Photo by John Kroll

Why Push-back Against the Gillette Ad Also Comes From Troll Farms

Mark Greene makes the case for why online male rage is intentionally manufactured.

Mark Greene
9 min readJan 16, 2019


Some percentage of the “men’s voices” attacking the #GilletteAd is the work of troll farms, driving divisions. Many of the accounts I have seen attacking the ad on Twitter over the last few days have 30 followers and no histories.

A friend of mine, Natasha Stromberg of GenderBuzz tweeted this: “Be aware of trolls around the #GiletteAd. Just talk to the wonderful men in your own lives and trust that they ARE the change. Positive change IS happening for men & for women, & fortunately there are more of us who support it than don’t.”

This tweet from Natasha is the central thrust of my article, so you can stop here if you like.

We already know about Russian troll farms attacking the 2016 and 2018 U.S. elections, Brexit and the French elections and so on, driving targeted messages of bias and anger at millions of accounts in the US and overseas. These operations don’t stop just because there is no pending election. Why wouldn’t they seek to shore up political divisions around volatile public debates like those with the Gillette ad? And manhood is a particularly volatile space for sewing divisions. Those of us working in the manhood space have already come to understand that radicalized masculinity dialogues are a gateway into white nationalist recruitment and so on. All which serves to create political instability.

And if you remain skeptical that foreign troll farms are working full time to tip the scale of our political and social landscape, how about this article at Slate?

From the article:
Forget the 2016 presidential election, Russia may have interfered in something far more serious: the discourse surrounding The Last Jedi, the Star Wars movie directed by Rian Johnson. A new study by researcher Morten Bay examines online discussion of the film and finds that on Twitter, the discourse was affected by “deliberate, organized political influence measures disguised as fan arguments,” including by possible Russian trolls.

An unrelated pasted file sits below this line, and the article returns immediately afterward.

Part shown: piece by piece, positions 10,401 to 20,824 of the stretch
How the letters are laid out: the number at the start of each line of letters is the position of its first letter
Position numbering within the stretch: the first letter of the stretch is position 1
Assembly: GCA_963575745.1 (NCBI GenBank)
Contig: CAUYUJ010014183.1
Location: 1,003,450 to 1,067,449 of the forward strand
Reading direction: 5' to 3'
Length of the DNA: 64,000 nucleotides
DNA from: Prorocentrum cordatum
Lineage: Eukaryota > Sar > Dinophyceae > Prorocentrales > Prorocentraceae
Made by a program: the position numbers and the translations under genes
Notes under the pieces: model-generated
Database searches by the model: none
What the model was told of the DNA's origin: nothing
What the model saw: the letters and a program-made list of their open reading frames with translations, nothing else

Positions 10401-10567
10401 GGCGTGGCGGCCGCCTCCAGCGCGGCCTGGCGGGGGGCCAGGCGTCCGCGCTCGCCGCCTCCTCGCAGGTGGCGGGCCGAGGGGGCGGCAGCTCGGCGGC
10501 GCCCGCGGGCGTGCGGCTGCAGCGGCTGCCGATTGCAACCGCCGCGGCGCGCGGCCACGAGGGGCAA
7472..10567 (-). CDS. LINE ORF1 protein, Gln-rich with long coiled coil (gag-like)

In “Weaponizing the Haters: The Last Jedi and the strategic politicization of pop culture through social media manipulation,” Bay collected and analyzed tweets that directly addressed Johnson and were sent over a period of eight months, beginning with the day of the movie’s European release. Bay found that just 21.9 percent of the 967 tweets he examined were negative, suggesting that the movie may not be nearly as divisive as the backlash made it seem. More disturbingly, Bay also found that of that more than half of the negative tweets may have come from “bots, trolls/sock puppets or political activists using the debate to propagate political messages supporting extreme right-wing causes and the discrimination of gender, race or sexuality.”

Until we wake up and realize how deeply into our social fabric these foreign and domestic political agents are drilling down, they will continue to use social media to poison our perception of our politics, our culture and each other.

My background in dealing with volatile online dialogues goes way back. I have been writing about fatherhood and manhood for the Good Men Project for a decade. The Good Men Project remains one of the leading voices in the conversation about manhood. Millions of men and women are there every month, having “the conversation no one else is having.” When I first starting writing there, the conversation now one else was having often got very binary and very, very nasty.